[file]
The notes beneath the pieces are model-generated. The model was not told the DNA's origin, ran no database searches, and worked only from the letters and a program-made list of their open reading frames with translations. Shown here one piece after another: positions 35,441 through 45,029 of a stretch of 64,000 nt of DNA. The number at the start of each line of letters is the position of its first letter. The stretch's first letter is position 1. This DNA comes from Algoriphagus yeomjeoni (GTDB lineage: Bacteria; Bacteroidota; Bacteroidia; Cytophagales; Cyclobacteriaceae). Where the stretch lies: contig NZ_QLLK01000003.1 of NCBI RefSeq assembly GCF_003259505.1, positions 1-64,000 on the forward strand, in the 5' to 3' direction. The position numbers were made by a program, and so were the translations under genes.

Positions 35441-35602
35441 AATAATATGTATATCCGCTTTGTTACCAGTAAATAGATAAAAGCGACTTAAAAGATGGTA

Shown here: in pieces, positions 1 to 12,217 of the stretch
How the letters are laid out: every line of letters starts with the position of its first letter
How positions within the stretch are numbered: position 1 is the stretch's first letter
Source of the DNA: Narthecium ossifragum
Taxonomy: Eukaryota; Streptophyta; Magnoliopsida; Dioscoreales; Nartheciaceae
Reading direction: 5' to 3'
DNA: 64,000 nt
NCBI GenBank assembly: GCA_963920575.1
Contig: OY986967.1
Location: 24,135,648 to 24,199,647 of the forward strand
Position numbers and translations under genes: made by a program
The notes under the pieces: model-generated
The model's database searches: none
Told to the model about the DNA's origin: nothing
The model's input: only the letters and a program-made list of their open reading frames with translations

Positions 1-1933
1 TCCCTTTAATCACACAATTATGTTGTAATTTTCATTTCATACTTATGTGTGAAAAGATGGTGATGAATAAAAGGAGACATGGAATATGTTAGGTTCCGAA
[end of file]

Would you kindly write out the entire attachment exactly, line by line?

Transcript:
The notes beneath the pieces are model-generated. The model was not told the DNA's origin, ran no database searches, and worked only from the letters and a program-made list of their open reading frames with translations. Shown here one piece after another: positions 35,441 through 45,029 of a stretch of 64,000 nt of DNA. The number at the start of each line of letters is the position of its first letter. The stretch's first letter is position 1. This DNA comes from Algoriphagus yeomjeoni (GTDB lineage: Bacteria; Bacteroidota; Bacteroidia; Cytophagales; Cyclobacteriaceae). Where the stretch lies: contig NZ_QLLK01000003.1 of NCBI RefSeq assembly GCF_003259505.1, positions 1-64,000 on the forward strand, in the 5' to 3' direction. The position numbers were made by a program, and so were the translations under genes.

Positions 35441-35602
35441 AATAATATGTATATCCGCTTTGTTACCAGTAAATAGATAAAAGCGACTTAAAAGATGGTA

Shown here: in pieces, positions 1 to 12,217 of the stretch
How the letters are laid out: every line of letters starts with the position of its first letter
How positions within the stretch are numbered: position 1 is the stretch's first letter
Source of the DNA: Narthecium ossifragum
Taxonomy: Eukaryota; Streptophyta; Magnoliopsida; Dioscoreales; Nartheciaceae
Reading direction: 5' to 3'
DNA: 64,000 nt
NCBI GenBank assembly: GCA_963920575.1
Contig: OY986967.1
Location: 24,135,648 to 24,199,647 of the forward strand
Position numbers and translations under genes: made by a program
The notes under the pieces: model-generated
The model's database searches: none
Told to the model about the DNA's origin: nothing
The model's input: only the letters and a program-made list of their open reading frames with translations

Positions 1-1933
1 TCCCTTTAATCACACAATTATGTTGTAATTTTCATTTCATACTTATGTGTGAAAAGATGGTGATGAATAAAAGGAGACATGGAATATGTTAGGTTCCGAA